Why? You have to understand why analysts are not managing your portfolio but theirs. There is hype around HP as the stock is +73% over the past 12 months. An analyst who bought it a year ago could pretty much want to cash out some of his profit or simply liquidate his position. This is a very interesting return for an investor; you might want to jump onto another train that goes faster instead of staying on this one. But because the portfolio manager will sell millions of dollars of HP while you only hold a few thousand, he has an influence on the stock price, you don’t.

    Don’t forget portfolio managers also have their jobs to save from time to time. I know for a fact that some traders became a lot more insecure about their jobs! This changes their perspective of investing and influences their decisions. After all, they are humans before being traders!

    I’m interested to see what the company shows compared to analysts’ expectations to understand where the company is going and where the analyst thought it should go. However, missing expectations with positive results is definitely not the end of the world. IMO, what happened to HP just created a buy opportunity for small investors like me!

    Do you follow analyst expectations and recommendations?

    Disclosure: I hold shares of HP.

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    Last Monday, I mentioned the possibility of using a margin account to invest in a TFSA account. To my knowledge, only Questrade offer TFSA margin accounts. It’s kind of counter intuitive when you think about it: why would you borrow money to invest in an account where you can’t deduct the interest?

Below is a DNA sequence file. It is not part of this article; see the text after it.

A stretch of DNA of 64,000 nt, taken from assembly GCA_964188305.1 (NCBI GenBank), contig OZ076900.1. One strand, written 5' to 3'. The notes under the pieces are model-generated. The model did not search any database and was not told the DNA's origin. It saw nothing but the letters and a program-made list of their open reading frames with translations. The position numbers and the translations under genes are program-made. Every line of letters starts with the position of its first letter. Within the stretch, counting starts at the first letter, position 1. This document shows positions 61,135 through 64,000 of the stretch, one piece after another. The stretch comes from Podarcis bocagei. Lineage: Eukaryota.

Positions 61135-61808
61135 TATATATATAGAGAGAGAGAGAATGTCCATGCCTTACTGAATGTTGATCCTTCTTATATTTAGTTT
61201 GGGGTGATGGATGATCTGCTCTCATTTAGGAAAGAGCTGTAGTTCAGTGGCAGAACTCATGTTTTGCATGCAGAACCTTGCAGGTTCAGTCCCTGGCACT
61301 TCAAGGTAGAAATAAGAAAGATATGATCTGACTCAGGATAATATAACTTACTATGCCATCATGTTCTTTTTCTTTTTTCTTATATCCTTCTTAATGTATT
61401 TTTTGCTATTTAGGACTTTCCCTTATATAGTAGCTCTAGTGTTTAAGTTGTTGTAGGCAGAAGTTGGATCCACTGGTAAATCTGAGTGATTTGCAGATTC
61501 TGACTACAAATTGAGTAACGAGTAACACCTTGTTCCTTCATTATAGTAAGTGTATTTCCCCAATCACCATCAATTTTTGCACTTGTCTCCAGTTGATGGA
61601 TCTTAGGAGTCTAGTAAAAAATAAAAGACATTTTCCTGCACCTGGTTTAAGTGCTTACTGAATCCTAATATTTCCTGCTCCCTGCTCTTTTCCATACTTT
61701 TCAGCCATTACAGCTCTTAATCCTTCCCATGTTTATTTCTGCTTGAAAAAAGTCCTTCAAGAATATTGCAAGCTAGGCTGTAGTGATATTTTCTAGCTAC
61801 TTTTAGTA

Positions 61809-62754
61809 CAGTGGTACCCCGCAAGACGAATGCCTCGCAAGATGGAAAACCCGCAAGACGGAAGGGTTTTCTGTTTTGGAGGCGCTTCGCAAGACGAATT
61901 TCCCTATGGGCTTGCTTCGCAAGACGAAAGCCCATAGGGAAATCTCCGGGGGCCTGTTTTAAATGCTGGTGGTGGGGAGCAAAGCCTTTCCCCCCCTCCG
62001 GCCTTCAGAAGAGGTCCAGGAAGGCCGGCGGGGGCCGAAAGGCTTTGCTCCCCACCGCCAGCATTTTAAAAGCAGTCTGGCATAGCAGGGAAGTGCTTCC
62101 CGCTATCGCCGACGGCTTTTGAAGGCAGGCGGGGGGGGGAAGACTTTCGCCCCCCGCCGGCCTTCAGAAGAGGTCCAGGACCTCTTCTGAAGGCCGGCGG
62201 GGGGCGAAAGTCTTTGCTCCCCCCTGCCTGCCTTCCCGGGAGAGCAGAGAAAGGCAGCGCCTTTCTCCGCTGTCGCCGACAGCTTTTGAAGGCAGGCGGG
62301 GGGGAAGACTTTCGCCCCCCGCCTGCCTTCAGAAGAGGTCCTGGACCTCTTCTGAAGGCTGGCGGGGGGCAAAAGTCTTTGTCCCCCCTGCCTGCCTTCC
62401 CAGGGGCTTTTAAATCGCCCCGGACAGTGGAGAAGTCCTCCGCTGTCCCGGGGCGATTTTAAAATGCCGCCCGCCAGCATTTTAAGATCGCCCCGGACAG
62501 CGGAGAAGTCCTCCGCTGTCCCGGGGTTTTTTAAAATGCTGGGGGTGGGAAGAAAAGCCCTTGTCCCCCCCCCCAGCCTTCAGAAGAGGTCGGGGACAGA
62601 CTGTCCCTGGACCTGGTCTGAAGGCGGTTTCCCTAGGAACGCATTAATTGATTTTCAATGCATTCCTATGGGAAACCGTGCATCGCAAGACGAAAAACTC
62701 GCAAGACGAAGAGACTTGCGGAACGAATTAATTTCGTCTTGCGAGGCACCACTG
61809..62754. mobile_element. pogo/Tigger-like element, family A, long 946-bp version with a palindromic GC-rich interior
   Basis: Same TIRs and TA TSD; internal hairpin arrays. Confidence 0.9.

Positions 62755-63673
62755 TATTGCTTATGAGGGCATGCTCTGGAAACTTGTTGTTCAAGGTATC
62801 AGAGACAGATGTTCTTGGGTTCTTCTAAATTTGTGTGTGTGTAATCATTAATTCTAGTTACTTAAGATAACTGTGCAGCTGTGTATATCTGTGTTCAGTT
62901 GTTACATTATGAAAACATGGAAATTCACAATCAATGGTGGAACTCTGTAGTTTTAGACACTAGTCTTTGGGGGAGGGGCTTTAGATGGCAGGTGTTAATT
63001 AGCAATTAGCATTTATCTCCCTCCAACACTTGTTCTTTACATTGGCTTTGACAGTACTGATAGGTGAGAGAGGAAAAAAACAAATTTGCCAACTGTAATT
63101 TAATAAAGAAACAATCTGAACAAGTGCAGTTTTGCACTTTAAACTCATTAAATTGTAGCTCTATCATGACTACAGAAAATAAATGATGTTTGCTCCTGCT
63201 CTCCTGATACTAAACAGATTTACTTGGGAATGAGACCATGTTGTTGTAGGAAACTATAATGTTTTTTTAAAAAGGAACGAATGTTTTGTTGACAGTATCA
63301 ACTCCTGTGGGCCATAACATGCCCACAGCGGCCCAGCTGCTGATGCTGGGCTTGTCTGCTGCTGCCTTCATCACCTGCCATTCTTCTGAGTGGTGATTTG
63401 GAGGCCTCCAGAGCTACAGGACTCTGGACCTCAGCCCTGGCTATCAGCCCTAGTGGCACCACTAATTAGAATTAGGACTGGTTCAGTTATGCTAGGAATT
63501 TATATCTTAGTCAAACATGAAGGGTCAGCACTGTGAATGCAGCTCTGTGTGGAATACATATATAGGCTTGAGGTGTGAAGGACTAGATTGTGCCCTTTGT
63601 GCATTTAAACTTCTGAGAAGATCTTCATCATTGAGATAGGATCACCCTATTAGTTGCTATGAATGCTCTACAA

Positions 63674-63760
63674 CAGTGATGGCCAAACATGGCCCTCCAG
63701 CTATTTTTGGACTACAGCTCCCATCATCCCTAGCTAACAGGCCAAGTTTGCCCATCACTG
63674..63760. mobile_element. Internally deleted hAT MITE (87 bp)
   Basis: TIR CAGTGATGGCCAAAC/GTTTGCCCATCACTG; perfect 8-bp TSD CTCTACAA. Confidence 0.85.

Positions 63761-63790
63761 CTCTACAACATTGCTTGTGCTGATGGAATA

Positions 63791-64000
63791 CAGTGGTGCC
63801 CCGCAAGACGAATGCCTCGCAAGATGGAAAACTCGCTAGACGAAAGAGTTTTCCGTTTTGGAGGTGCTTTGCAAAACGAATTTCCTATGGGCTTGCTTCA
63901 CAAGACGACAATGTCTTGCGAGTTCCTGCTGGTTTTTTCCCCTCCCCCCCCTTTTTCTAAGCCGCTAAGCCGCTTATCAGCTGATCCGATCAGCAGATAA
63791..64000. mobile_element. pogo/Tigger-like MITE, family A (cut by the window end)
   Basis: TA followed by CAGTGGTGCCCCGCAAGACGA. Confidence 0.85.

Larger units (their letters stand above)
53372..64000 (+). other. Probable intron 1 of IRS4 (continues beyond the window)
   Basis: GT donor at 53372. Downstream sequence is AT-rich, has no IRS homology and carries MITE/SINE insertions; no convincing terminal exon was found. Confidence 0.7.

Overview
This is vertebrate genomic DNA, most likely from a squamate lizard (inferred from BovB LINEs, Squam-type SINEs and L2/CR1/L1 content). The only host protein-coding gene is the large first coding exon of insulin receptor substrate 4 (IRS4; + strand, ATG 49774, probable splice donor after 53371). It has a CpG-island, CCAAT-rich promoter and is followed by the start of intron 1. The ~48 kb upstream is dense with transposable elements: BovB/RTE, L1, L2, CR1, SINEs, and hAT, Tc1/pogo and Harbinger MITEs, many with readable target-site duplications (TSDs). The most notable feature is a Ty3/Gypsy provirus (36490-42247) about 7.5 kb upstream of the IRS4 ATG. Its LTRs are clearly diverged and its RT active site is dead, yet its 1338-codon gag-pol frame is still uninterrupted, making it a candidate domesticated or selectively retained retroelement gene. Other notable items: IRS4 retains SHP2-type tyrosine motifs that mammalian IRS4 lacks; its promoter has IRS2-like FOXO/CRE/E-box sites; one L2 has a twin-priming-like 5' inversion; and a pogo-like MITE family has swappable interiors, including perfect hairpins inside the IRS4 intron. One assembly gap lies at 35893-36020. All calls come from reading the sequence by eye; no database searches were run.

The idea of leveraging in Canada is often linked to the fact we can deduct the interest from your investment income. I’m not a tax expert but the general concept is that you are allowed to deduct the interest from a loan when the money has been used to invest and there is a reasonable expectation of profit. For example, if you borrow 100K at 5% to invest in a bond paying 2%, you can’t really deduct the interest as it is pretty obvious you will lose money.


    However, this tax rule doesn’t apply when you borrow money to invest in a tax sheltered account (an RRSP or TFSA for example). So what’s the point of borrowing to invest in a TFSA?


    Because my Expected Return is Bigger


    If I invest $1,000 in my TFSA margin account and borrow another $2,000, I will have $3,000 to invest. I would pay 6% interest on $2,000, a cost of $120. This represents 4% of my portfolio. By selecting my stocks carefully, I can probably build a portfolio that will pay all interest within 12 months, maybe instantly.


    There are many Canadian stocks that would fit in this portfolio:

    Telus (T) 3.71%,

    BCE (BCE) 5.04%

    ScotiaBank (BNS) 3.85%,

    Corus (CJR.B) 4.39%

    Emera (EMA) 4.20%

    National Bank (NA) 4.05%

    Riocan (REI.UN) 5.21%

    Rogers (RCI) 4.19%


    This is a short list but it’s more than enough for me to build a $3K portfolio. I would probably buy 2 stocks at first and build on that. The idea is to pick stocks that will pay the interest with their dividend.